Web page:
Even supporters in theory, like Malloy, doubt the plan would win congressional approval, and others — including some educators — have questioned the wisdom of the president’s plan.

Better on a sliding scale?

Stuart Butler, a senior fellow at the Brookings Institution, said covering the full tuition of all community college students would mean middle-income, and even upper-income, students would get “hefty subsidies,” yet many do not need the help.

Meanwhile, Butler said, many lower-income students at community colleges would still not have the money to cover non-tuition costs, such as books, supplies, transportation and living expenses.

Manchester Community College

Jacqueline Rabe Thomas / CT Mirror

Manchester Community College

Total annual living and college costs for a community college student average more than $16,000, according to the American Association of Community Colleges, “making community college a financial challenge for many, even if tuition were free,” Butler said

Currently, lower-income students can qualify for Pell grants, but the maximum this year is $5,730. The colleges also set aside 15 percent of their tuition money for financial aid.

Butler suggests the nation subsidize community college tuition on a sliding scale.

Those who support the president’s plan say it would make it easier for many to get a post-high school education and to avoid the burden of student debt upon graduation.

According to the U.S. Department of Education’s College Scorecard, Connecticut community college students borrow on average between $2,500 and $6,000 from the federal government to go to school. Their debt burden varies, however. Former Middlesex Community College students pay on average $54 a month toward their federal student loan, but for former Manchester Community College students, the monthly bill is about $28.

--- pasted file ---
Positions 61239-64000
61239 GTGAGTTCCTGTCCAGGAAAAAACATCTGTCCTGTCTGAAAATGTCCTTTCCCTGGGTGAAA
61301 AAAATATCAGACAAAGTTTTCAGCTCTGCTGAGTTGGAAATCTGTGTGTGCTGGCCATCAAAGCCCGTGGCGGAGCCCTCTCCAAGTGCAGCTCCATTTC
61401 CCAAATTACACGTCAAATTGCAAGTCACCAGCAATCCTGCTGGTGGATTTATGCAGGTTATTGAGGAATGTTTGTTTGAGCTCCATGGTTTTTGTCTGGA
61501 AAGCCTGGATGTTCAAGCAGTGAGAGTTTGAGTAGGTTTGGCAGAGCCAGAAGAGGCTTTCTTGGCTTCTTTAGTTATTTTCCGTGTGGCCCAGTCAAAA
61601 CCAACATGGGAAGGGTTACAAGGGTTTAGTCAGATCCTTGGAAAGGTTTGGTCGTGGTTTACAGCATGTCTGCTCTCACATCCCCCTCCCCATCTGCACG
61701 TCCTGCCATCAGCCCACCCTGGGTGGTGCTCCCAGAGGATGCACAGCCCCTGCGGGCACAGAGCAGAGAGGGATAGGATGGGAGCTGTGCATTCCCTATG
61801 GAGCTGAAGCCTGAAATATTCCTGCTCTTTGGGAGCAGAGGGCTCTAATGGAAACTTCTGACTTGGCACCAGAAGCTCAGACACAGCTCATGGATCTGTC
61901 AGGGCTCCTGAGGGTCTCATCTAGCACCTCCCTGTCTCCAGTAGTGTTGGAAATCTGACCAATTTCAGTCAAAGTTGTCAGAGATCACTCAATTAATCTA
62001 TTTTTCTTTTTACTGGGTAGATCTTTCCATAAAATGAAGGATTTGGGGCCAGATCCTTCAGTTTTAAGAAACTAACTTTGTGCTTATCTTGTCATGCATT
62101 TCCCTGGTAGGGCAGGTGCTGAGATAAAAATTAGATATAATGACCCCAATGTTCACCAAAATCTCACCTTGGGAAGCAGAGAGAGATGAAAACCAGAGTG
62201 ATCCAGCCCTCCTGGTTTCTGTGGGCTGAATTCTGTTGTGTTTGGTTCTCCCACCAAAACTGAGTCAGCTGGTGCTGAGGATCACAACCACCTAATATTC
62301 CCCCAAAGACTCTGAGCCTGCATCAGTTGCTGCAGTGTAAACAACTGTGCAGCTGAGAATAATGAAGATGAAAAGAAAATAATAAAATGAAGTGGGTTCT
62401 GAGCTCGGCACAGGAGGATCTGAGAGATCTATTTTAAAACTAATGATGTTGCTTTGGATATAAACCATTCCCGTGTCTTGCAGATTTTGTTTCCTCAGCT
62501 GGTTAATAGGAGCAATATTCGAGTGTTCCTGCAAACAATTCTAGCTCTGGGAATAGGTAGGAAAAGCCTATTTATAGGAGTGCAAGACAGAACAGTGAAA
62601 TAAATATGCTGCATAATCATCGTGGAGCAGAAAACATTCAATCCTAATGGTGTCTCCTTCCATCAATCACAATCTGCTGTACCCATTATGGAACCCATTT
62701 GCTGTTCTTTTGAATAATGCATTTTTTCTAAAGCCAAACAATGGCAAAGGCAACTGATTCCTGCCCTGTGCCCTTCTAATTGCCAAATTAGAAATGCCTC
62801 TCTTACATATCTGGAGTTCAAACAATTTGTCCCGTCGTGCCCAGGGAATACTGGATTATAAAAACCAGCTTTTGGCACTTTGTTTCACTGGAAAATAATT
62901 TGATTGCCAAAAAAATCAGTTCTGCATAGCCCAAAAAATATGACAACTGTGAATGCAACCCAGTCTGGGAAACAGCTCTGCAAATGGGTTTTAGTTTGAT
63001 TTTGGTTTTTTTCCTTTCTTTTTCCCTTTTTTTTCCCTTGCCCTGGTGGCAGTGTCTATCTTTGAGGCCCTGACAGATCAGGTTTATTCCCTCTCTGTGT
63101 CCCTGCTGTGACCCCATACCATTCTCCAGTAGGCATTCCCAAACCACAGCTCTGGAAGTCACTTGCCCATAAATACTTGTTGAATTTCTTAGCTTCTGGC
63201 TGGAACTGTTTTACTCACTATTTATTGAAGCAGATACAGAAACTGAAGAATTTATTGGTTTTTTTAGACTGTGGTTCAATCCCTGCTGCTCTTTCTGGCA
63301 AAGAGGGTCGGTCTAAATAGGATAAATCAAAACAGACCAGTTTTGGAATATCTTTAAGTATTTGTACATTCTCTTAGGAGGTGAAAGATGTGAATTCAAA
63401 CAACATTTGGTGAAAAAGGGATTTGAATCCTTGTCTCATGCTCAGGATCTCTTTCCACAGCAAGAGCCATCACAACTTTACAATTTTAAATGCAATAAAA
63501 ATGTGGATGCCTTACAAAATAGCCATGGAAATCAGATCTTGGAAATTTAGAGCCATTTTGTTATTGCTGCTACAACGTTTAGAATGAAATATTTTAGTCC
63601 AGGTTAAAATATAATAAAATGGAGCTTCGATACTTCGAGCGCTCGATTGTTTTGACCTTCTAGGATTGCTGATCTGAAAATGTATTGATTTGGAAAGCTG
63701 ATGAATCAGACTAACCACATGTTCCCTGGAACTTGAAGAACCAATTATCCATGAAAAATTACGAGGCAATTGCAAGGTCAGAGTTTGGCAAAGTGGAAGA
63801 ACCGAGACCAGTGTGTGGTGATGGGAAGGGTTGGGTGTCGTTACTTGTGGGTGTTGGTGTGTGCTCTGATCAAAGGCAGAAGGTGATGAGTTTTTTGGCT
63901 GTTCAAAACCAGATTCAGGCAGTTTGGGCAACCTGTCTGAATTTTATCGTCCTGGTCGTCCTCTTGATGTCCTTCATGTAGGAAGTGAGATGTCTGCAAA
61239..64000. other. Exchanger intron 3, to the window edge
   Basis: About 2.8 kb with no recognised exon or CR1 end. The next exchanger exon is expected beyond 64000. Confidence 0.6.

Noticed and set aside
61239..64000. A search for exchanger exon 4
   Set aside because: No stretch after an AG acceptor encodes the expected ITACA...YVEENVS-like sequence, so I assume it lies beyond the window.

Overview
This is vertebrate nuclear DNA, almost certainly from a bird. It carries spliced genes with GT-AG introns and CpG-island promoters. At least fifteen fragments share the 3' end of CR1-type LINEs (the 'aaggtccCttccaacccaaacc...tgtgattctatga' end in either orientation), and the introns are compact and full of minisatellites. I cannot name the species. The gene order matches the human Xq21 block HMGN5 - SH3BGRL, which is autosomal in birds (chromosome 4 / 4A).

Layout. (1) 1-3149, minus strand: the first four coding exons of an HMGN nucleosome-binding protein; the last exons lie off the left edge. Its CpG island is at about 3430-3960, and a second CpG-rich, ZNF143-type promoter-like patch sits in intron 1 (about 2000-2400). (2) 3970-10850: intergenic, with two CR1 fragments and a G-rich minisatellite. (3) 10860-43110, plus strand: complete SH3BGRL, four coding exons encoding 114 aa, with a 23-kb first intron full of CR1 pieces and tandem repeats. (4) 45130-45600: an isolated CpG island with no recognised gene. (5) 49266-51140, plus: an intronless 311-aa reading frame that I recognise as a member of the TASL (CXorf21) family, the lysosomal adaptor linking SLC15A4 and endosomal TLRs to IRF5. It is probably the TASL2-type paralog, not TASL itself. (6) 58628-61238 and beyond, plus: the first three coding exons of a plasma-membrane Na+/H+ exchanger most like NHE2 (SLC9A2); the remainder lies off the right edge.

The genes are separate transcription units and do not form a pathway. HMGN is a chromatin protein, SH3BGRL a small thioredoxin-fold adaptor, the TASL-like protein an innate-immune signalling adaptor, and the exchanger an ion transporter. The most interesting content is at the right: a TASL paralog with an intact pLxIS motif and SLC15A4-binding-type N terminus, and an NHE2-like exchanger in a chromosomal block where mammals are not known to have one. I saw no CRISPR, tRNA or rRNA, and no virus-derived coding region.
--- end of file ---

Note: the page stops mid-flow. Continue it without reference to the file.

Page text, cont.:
Thousands of students will end up defaulting on those loans. And many don’t complete their coursework.

Nationally, only about 20 percent of the students who begin a two-year public community college program graduate within three years, according to the National Center for Education Statistics.

And for many, community college is not a low-cost gateway to a successful four-year college. Only about 15 percent of students entering community colleges earn a bachelor’s degree within six years.

Connecticut community college students take on debt
Students will borrow on average between $2,500 and $6,000 from the federal government to go to a Connecticut community college. Translation: former Middlesex Community College students pay on average $54 a month towards their federal student loans. For former Manchester Community College Students, the monthly bill is $28. Thousands of students will end up defaulting on those loans.
School Avg. price per year, after aid that doesn’t have to be paid back Federal loan default rate (within three years of entering repayment) Median borrowing in federal loans Monthly payment (over 10 years) Students enrolled
Asnuntuck CC (Enfield) $6,125 14% $5,250 $60.42 1,673
Capital CC (Hartford) $7,985 7% $4,750 $54.66 4,425
Gateway CC (New Haven) $6,422 12.10% $3,500 $40.28 7,976
Housatonic CC (Bridgeport) $4,441 17.7 $4,750 $54.66 6,077
Manchester CC (Manchester) $4,209 9.60% $2,500 $28.77 7,692
Middlesex CC (Middletown) $3,730 19.20% $4,700 $54.09 2,933
Naugatuck Valley CC (Waterbury) $6,080 12.70% $4,000 $46.03 7,419
Northwestern CC (Winsted) $7,073 7.60% $2,625 $30.21 1,423
Norwalk CC (Norwalk) $7,353 6.20% $3,500 $40.28 6,810
Quinebaug Valley CC (Danielson) $5,510 0% $3,500 $40.28 2,086
Three Rivers CC (Norwich) $3,937 11.20% $6,000 $69.05 4,980
Tunxis CC (Farmington) $6,040 11.90% $4,000 $46.03 4,734